Investigators with the ATF now say a dozen of Stephen Paddock's guns were semi-automatic weapons modified to fire fully automatic rounds on thousands of people in Las Vegas. Certified firearms instructor Chuck Powers told us the gunfire sounded like it came from guns modified with what’s known as a 'bump stock.'
- Chuck Powers operates Critical Protection Service
- Powers does not use fully automatic guns, supports recreational use
- Powers: semi-automatic weapons ideal for gun enthusiasts
“The recoil of the gun causes the gun to fire, so it creates a rapid-firing process,” said Powers, the operator of Critical Protection Service in Sanford, where he trains security officers and others on safe gun use.
The Florida Coalition to Prevent Gun Violence called for tougher gun control in the wake of the Las Vegas shooting, releasing a statement that says in part, “We cannot continue to allow easy access to assault weapons in our country. We have seen the consequences of such access too many times.”
Powers says legislation to restrict gun sales could violate people’s 2nd Amendment rights.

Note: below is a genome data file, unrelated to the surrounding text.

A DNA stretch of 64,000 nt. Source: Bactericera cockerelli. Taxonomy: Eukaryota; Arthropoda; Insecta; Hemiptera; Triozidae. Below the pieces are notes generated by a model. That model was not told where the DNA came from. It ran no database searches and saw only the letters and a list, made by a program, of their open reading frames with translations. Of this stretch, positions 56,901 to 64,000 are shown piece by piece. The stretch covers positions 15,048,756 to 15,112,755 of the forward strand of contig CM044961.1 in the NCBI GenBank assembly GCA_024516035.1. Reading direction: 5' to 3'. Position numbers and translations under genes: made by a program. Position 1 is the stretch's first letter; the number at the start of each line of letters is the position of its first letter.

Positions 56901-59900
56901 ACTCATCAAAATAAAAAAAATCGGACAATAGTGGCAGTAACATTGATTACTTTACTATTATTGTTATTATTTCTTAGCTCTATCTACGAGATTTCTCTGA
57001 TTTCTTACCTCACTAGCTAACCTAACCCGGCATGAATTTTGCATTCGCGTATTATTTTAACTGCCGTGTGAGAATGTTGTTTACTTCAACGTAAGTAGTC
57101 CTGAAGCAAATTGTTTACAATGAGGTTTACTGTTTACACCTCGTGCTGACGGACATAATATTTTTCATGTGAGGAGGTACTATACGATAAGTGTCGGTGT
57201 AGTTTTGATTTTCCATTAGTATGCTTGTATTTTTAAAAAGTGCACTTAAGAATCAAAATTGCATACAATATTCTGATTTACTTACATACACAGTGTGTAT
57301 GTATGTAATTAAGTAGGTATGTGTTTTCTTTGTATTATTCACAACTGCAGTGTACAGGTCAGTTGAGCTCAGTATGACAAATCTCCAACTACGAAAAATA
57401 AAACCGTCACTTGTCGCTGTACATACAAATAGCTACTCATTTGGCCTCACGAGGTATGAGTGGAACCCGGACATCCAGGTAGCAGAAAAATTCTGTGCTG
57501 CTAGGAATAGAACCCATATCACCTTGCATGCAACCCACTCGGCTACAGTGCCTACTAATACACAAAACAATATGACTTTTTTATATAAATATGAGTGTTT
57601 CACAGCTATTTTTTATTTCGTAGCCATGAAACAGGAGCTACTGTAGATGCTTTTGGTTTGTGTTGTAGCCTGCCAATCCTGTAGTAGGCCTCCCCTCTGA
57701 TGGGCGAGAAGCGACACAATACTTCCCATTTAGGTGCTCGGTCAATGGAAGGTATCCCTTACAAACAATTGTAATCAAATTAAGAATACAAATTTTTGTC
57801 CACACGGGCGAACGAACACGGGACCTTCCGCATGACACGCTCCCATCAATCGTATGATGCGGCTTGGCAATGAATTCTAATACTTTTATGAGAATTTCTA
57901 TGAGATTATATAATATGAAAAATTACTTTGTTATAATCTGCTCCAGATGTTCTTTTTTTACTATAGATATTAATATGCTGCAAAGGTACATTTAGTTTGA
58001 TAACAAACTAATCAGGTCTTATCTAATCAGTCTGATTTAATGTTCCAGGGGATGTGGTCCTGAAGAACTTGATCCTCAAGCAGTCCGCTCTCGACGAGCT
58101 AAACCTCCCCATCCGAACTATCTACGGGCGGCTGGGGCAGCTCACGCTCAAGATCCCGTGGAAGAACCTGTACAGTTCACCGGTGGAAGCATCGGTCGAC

“Once they start to take one part of our rights away, or a piece of it, then you’re losing something you’ll probably never gain back,” said Powers.
Powers says unmodified semi-automatic weapons that just shoot off one round at a time are actually ideal for gun enthusiasts.
“It’s easy for children to shoot, because it has low recoil,” said Powers.
Powers says he doesn’t use fully automatic guns, but supports those who use them for sport.
“When you shoot a full automatic there is an adrenaline rush with it," Powers said. "It’s something exciting and people want to experience that."
Powers says instead of focusing on gun control, legislators should try to tackle mental health.
“We really as a society need to focus on people around us who start showing symptoms of depression or hate issues that would stem this type of violence,” said Powers.